Sachin Bajaj Presents: Eden Gardens: Legends and RomanceGulu Ezekiel |
Author: Mukherji, Raju
Publisher: Global Cricket School
Rating: 4.5 stars
Few experiences can match being in the stands at the Eden Gardens, Calcutta (now Kolkata) in the 1970s and 80s during a Test match where close to 100,000 fanatical spectators would practically raise the roof whenever an opponent’s wicket fell or an Indian batsman reached a landmark.
Having witnessed my first Test match at the Eden in 1974-75, I can personally vouch for this spine-tingling experience.
Now with the capacity vastly reduced, but with the comforts for the fans increased, the Eden is past its heyday and these days only sees a full house when its Indian Premier League franchise Kolkata Knight Riders is in action. With many ‘fans’ confessing they come to see KKR owner Shah Rukh Khan prancing in the stands rather than watch the action on the field, Eden and Kolkata have surely fallen from the exalted heights they once enjoyed. A crying shame.
But with one of world cricket’s most iconic venues celebrating its 150th anniversary, you could not find a better chronicler than Raju Mukherji to produce a masterpiece of nostalgia and history which is a visual delight to boot.
Mukherji was one of those many unfortunate souls from Bengal who was unlucky to miss out on national selection, being a stylish batsman and captain of Bengal and East Zone in the 70s when he turned in some stellar performances for East Zone against foreign touring sides.
One of the most erudite ex-cricketers writing on the game. Mukherji’s family is inextricably linked to the history of cricket in Calcutta and Bengal.
A writer par excellence and a brilliant researcher, Mukherji brings out the stories behind the stories of not only Eden Gardens, but cricket in Calcutta and the rest of Bengal and Eastern India as well and even Bangladesh (formerly East Bengal and East Pakistan). In that sense the scope of this book is both wide and deep.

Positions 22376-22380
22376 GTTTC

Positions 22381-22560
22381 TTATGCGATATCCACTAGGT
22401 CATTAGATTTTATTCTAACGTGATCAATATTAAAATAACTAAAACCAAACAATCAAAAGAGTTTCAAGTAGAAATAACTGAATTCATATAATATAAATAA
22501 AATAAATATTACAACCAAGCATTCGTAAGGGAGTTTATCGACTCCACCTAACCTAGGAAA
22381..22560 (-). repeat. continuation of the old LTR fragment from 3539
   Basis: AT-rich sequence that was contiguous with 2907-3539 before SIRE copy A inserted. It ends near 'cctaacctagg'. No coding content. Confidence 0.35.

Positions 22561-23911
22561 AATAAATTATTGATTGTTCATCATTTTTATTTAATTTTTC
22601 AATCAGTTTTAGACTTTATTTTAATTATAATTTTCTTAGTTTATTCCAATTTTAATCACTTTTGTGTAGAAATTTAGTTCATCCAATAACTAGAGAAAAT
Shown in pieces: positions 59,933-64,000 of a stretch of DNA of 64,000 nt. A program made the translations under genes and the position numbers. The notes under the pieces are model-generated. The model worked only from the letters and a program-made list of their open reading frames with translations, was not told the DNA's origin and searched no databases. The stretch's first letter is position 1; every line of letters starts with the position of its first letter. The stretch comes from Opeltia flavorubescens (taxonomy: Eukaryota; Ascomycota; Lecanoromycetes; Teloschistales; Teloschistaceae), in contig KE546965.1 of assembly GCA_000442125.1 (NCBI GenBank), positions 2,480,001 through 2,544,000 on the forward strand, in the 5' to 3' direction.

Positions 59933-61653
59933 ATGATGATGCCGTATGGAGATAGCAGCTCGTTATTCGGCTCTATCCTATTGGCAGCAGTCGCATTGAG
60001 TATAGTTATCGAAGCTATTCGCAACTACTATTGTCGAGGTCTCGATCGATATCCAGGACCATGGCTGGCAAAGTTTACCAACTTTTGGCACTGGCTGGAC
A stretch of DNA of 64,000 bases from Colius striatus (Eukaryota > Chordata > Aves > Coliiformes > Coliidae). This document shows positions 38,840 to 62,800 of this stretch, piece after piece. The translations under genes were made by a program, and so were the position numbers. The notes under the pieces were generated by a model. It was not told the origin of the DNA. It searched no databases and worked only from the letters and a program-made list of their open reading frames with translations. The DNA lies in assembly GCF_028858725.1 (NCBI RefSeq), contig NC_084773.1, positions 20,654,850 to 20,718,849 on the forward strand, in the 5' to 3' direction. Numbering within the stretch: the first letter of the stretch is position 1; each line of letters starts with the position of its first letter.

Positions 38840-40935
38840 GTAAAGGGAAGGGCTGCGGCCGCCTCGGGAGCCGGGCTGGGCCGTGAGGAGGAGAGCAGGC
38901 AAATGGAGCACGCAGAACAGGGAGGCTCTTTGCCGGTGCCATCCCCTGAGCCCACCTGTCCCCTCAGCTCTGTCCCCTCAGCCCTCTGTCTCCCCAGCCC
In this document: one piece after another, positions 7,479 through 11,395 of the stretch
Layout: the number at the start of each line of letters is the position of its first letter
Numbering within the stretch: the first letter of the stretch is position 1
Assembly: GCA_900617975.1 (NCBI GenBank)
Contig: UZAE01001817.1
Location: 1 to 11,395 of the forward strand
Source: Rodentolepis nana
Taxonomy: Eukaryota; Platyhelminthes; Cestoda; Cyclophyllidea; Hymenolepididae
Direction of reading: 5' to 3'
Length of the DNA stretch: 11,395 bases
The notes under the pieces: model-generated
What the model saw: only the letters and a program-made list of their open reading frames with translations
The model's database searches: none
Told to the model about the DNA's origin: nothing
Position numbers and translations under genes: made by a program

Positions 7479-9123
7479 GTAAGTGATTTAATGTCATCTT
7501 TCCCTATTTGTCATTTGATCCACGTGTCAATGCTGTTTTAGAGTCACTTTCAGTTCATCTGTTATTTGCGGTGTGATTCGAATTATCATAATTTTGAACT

Mukherji succeeds because he has lived and breathed cricket in Bengal right from the 1960s and has first-hand experience of the history of cricket at the Eden and in Bengal. His access to historical photos – many of which have never been seen in print before – both from his family collection and from others intimately connected with Bengal cricket make this album a priceless gem.
Another charming aspect is tributes paid to the contributions made not just by famous players, but to support staff like umpires, officials, scorers, coaches, writers, ground-staff and others who contribute to the rich folklore and anecdotes that go towards making this a memorable publication.
Mukherji’s passion for history and research has also enabled him to dig out a rare gem of cricket history. The original patron of the Eden Gardens, the Calcutta Cricket Club which laid down the first cricket pitch at the ground in 1864, was all along thought to be founded in 1792, making it the second oldest cricket club after the Marleybone Cricket Club (MCC, 1787). But the author has produced a page from Hicky’s Bengal Gazette, the first ever English-language newspaper in India from December 1780 where a small piece mentions the existence of the CCC.
Its gems like this that make this book so very special.